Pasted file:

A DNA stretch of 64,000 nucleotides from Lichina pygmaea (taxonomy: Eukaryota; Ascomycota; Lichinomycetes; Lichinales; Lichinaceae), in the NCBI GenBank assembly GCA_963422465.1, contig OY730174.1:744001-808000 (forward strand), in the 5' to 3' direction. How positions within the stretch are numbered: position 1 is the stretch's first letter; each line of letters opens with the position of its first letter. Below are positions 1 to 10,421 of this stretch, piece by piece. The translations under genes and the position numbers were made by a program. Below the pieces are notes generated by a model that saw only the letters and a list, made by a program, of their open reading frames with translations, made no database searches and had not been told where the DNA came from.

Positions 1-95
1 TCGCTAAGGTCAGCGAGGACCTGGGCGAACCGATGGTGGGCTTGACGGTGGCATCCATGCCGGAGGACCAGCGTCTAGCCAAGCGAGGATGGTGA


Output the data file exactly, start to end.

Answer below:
A DNA stretch of 64,000 nucleotides from Lichina pygmaea (taxonomy: Eukaryota; Ascomycota; Lichinomycetes; Lichinales; Lichinaceae), in the NCBI GenBank assembly GCA_963422465.1, contig OY730174.1:744001-808000 (forward strand), in the 5' to 3' direction. How positions within the stretch are numbered: position 1 is the stretch's first letter; each line of letters opens with the position of its first letter. Below are positions 1 to 10,421 of this stretch, piece by piece. The translations under genes and the position numbers were made by a program. Below the pieces are notes generated by a model that saw only the letters and a list, made by a program, of their open reading frames with translations, made no database searches and had not been told where the DNA came from.

Positions 1-95
1 TCGCTAAGGTCAGCGAGGACCTGGGCGAACCGATGGTGGGCTTGACGGTGGCATCCATGCCGGAGGACCAGCGTCTAGCCAAGCGAGGATGGTGA